Alrighty then- let’s get into this thing, shall we?
Before getting too far into assembly, it’s a good idea to clean the packing grease off of everything. You’ll notice that machine tools have a certain “look” to them- painted bumpy surfaces surrounding shiny silver ones. That’s because all these pieces are made the same way. Iron is cast into the rough shape of the object, and then any surfaces that need to be precise are machined. So, the top of the table is shiny and perfectly flat, because it has been machined precisely. The sides and bottom don’t matter, so they are bumpy cast iron that has been painted.
The precision surfaces are unpainted, so left to their own devices, nature would do what nature does and they would rust. That’s obviously a problem, since they might sit in a warehouse for years, and they are shipped by sea, surrounded in salt air for weeks on end. To prevent rust, they are covered with a sticky yellow substance sometimes called ‘cosmoline’. Cosmoline is a specific brand of product, but people use that word to refer to any sort of protective temporary coating on unpainted surfaces. This stuff needs to be removed for the tool to operate smoothly. The easiest way I’ve found to do that is brake cleaner. Brake cleaner is the sovereign transcendent godmother of all solvents. Racers buy it by the crate-load, and it’s incredibly useful around the shop. Try not to breathe it in- it’s pretty nasty stuff. However, it gets rid of cosmoline like a Great Dane left alone near the Thanksgiving turkey; one swipe and it’s gone.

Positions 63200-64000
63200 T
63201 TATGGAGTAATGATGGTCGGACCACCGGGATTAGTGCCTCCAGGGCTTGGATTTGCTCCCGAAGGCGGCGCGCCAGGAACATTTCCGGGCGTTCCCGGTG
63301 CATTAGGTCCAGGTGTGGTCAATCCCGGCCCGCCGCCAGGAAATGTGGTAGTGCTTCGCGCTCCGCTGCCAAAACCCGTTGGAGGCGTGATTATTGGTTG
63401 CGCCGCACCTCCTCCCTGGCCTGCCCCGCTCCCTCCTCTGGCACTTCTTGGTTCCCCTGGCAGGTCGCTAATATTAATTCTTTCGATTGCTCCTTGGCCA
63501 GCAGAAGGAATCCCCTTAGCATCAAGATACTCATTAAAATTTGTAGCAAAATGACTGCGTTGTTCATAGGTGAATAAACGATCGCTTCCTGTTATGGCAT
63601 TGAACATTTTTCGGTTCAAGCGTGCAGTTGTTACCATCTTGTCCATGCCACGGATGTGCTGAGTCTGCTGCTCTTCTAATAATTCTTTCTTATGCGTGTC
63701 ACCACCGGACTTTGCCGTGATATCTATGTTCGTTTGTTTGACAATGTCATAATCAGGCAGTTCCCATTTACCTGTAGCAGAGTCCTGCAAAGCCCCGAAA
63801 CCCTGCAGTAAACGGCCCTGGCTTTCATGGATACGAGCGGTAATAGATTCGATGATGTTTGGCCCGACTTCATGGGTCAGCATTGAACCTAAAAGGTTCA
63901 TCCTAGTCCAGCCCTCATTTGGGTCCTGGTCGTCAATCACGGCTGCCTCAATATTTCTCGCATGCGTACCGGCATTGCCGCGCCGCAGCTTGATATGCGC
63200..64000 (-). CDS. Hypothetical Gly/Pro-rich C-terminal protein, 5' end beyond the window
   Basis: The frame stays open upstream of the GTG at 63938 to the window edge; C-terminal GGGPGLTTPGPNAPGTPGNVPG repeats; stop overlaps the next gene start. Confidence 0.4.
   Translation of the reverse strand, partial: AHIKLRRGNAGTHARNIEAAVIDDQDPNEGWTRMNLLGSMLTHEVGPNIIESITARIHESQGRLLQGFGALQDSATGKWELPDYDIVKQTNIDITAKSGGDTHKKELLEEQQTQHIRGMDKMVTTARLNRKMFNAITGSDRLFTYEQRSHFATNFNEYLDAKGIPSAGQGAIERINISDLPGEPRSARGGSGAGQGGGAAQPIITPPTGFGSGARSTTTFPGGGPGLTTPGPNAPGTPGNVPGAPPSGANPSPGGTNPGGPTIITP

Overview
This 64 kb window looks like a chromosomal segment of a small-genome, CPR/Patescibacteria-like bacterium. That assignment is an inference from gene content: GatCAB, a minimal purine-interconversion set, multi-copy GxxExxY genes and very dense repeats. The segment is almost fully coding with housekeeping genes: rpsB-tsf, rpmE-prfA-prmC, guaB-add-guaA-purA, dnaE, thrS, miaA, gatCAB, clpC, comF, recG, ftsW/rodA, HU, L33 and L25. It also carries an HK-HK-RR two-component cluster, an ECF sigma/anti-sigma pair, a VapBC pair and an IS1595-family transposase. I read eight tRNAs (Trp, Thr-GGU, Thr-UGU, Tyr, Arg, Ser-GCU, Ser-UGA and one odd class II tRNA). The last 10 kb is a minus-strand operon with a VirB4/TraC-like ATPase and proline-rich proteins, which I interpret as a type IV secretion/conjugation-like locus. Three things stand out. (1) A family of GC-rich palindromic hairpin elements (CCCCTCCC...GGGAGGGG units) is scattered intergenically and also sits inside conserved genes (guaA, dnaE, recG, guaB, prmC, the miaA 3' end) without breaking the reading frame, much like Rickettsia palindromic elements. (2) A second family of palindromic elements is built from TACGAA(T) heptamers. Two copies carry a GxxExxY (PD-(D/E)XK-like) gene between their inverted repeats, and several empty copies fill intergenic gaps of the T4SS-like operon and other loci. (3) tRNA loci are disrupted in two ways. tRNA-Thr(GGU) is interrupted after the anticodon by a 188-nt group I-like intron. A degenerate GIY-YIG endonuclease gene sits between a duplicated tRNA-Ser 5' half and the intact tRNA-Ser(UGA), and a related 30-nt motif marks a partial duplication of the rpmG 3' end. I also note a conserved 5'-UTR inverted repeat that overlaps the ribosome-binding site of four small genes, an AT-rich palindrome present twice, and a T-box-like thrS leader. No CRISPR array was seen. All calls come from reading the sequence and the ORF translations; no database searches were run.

Ironically, after cleaning all the unpainted surfaces, we need to cover them again. They will rust, after all! The cosmoline needs to be replaced with something that won’t interfere with operation of the machine. If you’re old-school, a thin film of used motor oil (or similar) can be wiped all over these areas. Done frequently, this prevents rust while not compromising the precision of the surface. If you’re newer school, try something like Boeshield. It leaves a very thin waxy film on the surface that protects it and lasts for a long time. Boeshield is expensive, but a little goes a long way. It’s good stuff!
Once everything is cleaned up, we can get to assembly. I found the Grizzly assembly instructions to be very good. First step is easy- bolt the big post to the base.
There are a couple of common themes with these cheap tools. One such theme is that the moving parts may need a little love.
These things are mostly very easy to take apart, so I find it’s worth the effort to disassemble the moving parts, clean whatever crappy mystery grease is in the area, and relubricate them. Things always run much smoother after that.
The next step is the hardest- lifting the head on to the pole. The head is where 80% of the weight is, so you will need a second person or some mechanical assistance to hoist it up there safely.